Everyone is busy. Everyone is time poor. You have a nanosecond to make an impression. It’s ironic that in the ‘information age’ we are less inclined to read long pieces of writing – but that’s the truth of it. Get to the point quickly by saying what you need to in the most efficient manner possible. Cut out the unnecessary description and detail, use short sentences and replace long phrases with a single word.

Write once, check twice.

It’s a bit like the advice I got from my dad the first time I tried to hang some curtains on my own – measure twice, cut once – only the other way round.  ALWAYS proofread your work when you are finished. Then let it sit for a few hours or days and reread it again. Silly typos happen…but they can lead your reader to believe you are sloppy or careless (people are harsh!!) So don’t give anyone the opportunity to judge your ideas based on silly errors.   Give yourself enough time to read and correct your writing, particularly for large important documents such as proposals and grant requests. The brain is a bugger sometimes – it can ignore its own mistakes unless there is ample time for detachment.

Save templates.

Speaking of templates, be sure to save any awesome writing you do as a template if you think there’s a chance you’ll use it again. For example grant submissions, presentations, proposals and sales emails. Rushing to complete any form of business writing is one of the main causes of typos, so create efficiencies and save the embarrassment of errors by using a pre-written document. Be mindful though, when you are using a template or copying another document be sure you do an accurate Find + Replace on all names etc that need to change.

CTA.

Business communication is meant to achieve some purpose; make sure that purpose is clear to your reader. Ask them to do something and tell them when to do it. It’s called a call to action (CTA). If you leave it up to your reader to decide what to do with the information you’ve provided them most won’t do anything, or otherwise they’ll do something you hadn’t intended them to do. Be specific and clear in what you ask of your reader.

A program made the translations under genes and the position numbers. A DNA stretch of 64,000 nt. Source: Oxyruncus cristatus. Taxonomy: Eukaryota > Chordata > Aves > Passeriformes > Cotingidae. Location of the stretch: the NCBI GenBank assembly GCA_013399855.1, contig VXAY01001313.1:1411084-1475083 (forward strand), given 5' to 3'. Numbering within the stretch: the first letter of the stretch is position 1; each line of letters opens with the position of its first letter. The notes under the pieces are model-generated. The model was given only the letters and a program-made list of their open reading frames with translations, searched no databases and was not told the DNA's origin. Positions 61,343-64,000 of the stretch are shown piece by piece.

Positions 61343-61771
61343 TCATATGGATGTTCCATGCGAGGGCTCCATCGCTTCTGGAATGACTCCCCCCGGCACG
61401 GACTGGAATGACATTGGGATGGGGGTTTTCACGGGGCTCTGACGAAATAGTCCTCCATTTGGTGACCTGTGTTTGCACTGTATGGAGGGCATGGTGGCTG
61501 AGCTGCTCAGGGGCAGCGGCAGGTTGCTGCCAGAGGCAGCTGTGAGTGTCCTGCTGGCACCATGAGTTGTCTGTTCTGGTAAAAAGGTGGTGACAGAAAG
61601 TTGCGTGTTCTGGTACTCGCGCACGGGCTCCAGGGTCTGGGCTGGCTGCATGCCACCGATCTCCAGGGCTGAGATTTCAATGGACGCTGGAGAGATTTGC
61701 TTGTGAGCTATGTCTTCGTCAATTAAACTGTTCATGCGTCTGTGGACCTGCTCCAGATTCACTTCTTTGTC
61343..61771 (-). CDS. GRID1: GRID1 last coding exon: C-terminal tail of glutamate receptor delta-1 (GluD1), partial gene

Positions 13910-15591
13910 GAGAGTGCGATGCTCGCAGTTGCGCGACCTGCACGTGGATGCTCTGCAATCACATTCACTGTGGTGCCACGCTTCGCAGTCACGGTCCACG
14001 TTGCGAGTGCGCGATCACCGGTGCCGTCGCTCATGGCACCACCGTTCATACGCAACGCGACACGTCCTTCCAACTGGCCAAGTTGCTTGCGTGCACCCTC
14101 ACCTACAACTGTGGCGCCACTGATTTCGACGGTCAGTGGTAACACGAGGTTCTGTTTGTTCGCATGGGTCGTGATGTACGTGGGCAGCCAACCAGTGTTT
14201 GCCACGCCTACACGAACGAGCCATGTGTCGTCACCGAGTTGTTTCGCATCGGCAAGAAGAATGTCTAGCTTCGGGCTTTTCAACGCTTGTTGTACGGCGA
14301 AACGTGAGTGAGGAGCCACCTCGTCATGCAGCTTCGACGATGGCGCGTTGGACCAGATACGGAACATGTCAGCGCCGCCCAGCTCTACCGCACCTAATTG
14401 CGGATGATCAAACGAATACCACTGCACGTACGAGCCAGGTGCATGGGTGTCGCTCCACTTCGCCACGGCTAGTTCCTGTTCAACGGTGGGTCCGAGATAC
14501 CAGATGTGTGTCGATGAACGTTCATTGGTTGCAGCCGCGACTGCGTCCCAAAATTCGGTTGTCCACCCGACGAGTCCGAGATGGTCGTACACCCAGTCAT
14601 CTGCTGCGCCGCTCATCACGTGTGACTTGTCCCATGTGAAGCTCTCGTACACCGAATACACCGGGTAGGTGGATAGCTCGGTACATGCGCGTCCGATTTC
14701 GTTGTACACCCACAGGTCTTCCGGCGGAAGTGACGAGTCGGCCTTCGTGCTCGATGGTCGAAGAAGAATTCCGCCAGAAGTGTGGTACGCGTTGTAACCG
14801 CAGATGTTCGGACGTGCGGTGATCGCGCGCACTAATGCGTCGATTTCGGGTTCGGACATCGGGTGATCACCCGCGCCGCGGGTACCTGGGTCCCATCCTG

Remove choice and ambiguity.

Ever heard of analysis paralysis? When presented with multiple choices or vagaries, most people either spend way too long analysing all the options and therefore do nothing, or they freak out at all the possibilities and again, do nothing. Be clear what you want and when. Don’t be dictatorial, but do be direct.

WIIFM?

Your audience will always be asking: What’s in it for me? It’s not that they are selfish or narcissistic, it’s just how we humans are, especially when we’re busy or are asked to do something.  For your business writing to achieve the desired outcome therefore, you must present the benefits more often than the features. Your reader will be far more engaged with your writing if they can see clearly how their life will be easier or better as a result of taking your advice.

You needn’t aspire to write like JK Rowling or Brene Brown, but your business writing should communicate your ideas and opinions in the most effective way possible so that you are seen in the best light by your reader.